More heads nod. But some continue to stare down at the floor and fumble with their pink erasers. I dive deeper by relating it to real life: “My mom’s anger is a sudden rainstorm on a sunny day.” Ah-ha. Giggles, agreement, eyes are starting to light up.
At a child development center, four year olds reach and grasp a ripe orange in a tree. Study after study shows that the arts enhance overall neurological development.
AN EFFECTIVE AND TESTED PROGRAM
Outside evaluators studied our work in the classrooms... Special Ed Students
General Ed Students
Increased proficiency in mathematics
Improved language comprehension
Improved critical thinking skills
Special Education students feel more confident about joining mainstreamed classrooms
Special Education students feel more successful in the classroom and have an opportunity to be on “equal ground” with general education students
Giving students the education they need and deserve $1,159,384 $1,107,978
Youth Served 7,517
Service Hours 2,799
Youth Served by Population 2009-10
4615 2353 569 General Education
English Language Learner
Youth Served by Ethnicity 2009-10
Elementary and middle school youth practice projecting energy and focus out to an audience. Performing Arts Workshop’s in school and after school programs supplement arts programs that have been gutted from public education.
38% Asian/Asian American 12% Caucasian 23% Hispanic/Latino 12% Others 13% African/ 2% Decline African American to State
“[The teaching artist’s] enthusiasm, charm, and talent were contagious. She captivated the students’ attention and developed a trust with them that made them participate in the freedom of their inner selves.” -Community Partner
“Thank you for helping me gain confidence.”
–Ann, 4th grade, Robert Louis Stevenson Elementary School
FOUNDATIONS AND CORPORATIONS $75,000 and above First 5 San Francisco The William & Flora Hewlett Foundation San Francisco Department of Children, Youth and Their Families U.S. Department of Education
$30,000 - $74,999 Walter & Elise Haas Fund
$15,000 - $29,999 Anonymous GGS Foundation Clarence E. Heller Charitable Foundation Marin Community Foundation The MetLife Foundation Partners in Education Program funded by MetLife Foundation and administered by the National Guild for Community Arts Education Michelson Family Foundation National Endowment for the Arts The Kimball Foundation
$10,000 - $14,999 California Arts Council
$5,000 - $9,999 Alameda County Office of Education ExCEL - San Francisco Unified School District Human Services Agency of San Francisco Morris Stulsaft Foundation The Crescent Porter Hale Foundation
$1,000 - $4,999
Buffalo Exchange The Improve Group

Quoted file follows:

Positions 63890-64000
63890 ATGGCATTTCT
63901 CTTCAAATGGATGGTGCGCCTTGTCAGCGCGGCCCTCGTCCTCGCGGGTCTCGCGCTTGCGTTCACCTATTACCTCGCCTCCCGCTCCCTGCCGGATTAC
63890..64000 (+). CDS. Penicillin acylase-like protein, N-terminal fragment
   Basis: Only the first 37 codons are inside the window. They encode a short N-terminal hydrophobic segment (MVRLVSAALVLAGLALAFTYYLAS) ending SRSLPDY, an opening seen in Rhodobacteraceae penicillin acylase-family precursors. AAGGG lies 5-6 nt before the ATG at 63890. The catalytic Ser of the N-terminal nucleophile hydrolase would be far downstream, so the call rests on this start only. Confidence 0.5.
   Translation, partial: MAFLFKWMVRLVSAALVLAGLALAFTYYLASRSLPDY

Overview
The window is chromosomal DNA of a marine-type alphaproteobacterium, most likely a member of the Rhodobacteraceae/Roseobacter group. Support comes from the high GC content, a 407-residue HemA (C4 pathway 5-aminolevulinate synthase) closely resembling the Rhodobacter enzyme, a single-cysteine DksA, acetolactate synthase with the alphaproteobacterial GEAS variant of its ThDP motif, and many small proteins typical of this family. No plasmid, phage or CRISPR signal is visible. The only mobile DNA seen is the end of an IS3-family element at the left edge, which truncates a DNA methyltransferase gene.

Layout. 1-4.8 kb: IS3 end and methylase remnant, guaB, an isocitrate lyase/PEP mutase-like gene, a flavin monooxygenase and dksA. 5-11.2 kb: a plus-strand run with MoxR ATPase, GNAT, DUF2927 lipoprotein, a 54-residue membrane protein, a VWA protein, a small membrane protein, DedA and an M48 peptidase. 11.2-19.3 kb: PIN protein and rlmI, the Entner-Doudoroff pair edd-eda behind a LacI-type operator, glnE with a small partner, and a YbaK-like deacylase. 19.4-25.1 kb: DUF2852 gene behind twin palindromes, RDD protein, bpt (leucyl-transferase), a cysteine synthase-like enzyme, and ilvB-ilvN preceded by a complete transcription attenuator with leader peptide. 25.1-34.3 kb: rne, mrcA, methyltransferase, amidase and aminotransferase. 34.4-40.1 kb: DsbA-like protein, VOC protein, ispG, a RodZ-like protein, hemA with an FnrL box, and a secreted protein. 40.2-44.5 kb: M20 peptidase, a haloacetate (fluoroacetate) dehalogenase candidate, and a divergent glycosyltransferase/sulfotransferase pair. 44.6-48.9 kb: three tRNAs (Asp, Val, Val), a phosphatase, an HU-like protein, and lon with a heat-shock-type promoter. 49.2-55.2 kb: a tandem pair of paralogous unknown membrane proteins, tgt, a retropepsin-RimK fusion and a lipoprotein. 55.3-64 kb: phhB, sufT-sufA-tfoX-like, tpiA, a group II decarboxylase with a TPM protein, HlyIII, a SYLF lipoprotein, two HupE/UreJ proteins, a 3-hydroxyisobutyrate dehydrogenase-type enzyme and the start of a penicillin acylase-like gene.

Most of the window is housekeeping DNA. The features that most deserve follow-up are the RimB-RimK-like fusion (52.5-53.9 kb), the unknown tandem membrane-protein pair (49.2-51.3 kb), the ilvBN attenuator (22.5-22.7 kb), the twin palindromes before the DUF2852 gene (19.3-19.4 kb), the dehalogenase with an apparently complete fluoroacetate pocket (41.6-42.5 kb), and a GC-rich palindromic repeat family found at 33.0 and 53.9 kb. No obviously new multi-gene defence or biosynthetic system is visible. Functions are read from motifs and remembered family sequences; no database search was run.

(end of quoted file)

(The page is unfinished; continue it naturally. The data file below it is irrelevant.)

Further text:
Gary Draper Katharine Gin and Kjell Nordeson Joshua Konecky Carlene Laughlin Ira Mellman Monique Olivier Linda Rindt Connie and Kevin Shanahan Marilynne Solloway Gloria Unti James Watson
Matching Gift Programs
$250 - $499
A Better Place Foundation Bill Graham Foundation Zitrin Foundation
$500 - $999 Creative Capacity Fund James Irvine Foundation
Up to $249
Cisco Pier 39 Quidel Corporation Salesforce.com Foundation
INDIVIDUALS $1,000 - $4,999 Lai-Ming Chan Meyer Tom DeCaigny and Seth Goldstein Karen Harris and Will Cavin Phyllis Huckabee Annie McGeady Jason McMillan Debbie and Bob McNeil Cyrus Wadia Merti Walker Talley and Paul Webb Charles and Jean Wood
$500 - $999 Lorne Buchman Richard Chandler Sherry Conrads Nicholas Dewar and Nicki Michaels Linda Belden and Donald Ohlen Diane Downing
Cristina Agruedas Michelle Angier Mark Chavez James Coleman on behalf of Elizabeth Yount Paula and Charles Collins Gini Dold Eleanor Drey and Rennie Saunders Robert Emerson Lisa Erdberg and Dennis Gibbons Ronni Garfield Kaatri Grigg Francoise Herrmann Martha Kropf Benedicte Lebreton Sukey Lilienthal and David Roe William and Catherine Madison Gregory Marks Sajjad Masud Jessica Mele Pamela and John Mele Shirley Osumi Ron Reitz Peter Rothblatt Alan and Sue Rothenberg Alex Tirion Sonia Wong
$100 - $249 Robin Beers Manuel Bella Mowitza Biddle Pamela Boucher Alfred and Therese Brandi Peter Bray Brenda and Bill Edwards Seth Brenzel and Malcolm Gaines in honor of Peter Rothblatt Margaret Brodkin Julia Bromley Viola Buitoni Michael and Prudence Burkhart David and Janet Cain Rosa Carrillo Steve Carroll Charles and Margaret Charnas Margaret Chesney Anderson and David Anderson in honor of Peter Rothblatt Penny Clark and Lauren Thiem Kenneth Cole Steve Coleman Ioannis and Jennifer Cosmadopoulos Diane and John David Matthew Davison Dennis DeVoto James Donohue Richard Doyle, DDS Diane Filippi and Ephraim Hirsch Christopher and Nancy Fleck Philip and Velia Frost Leah Garchik and Jerry Garchik Stephen Gardner Larry Gerace in honor of Philip Veilleux Global Writes Elizabeth Golda Ranvir and Nikita Gujral Mark Gunther
Pre-schoolers demonstrate symmetrical, overlapping shapes in a Creative Movement lesson on “making positive and negative shapes in space.” Studies show that the arts build self-confidence and understanding of others.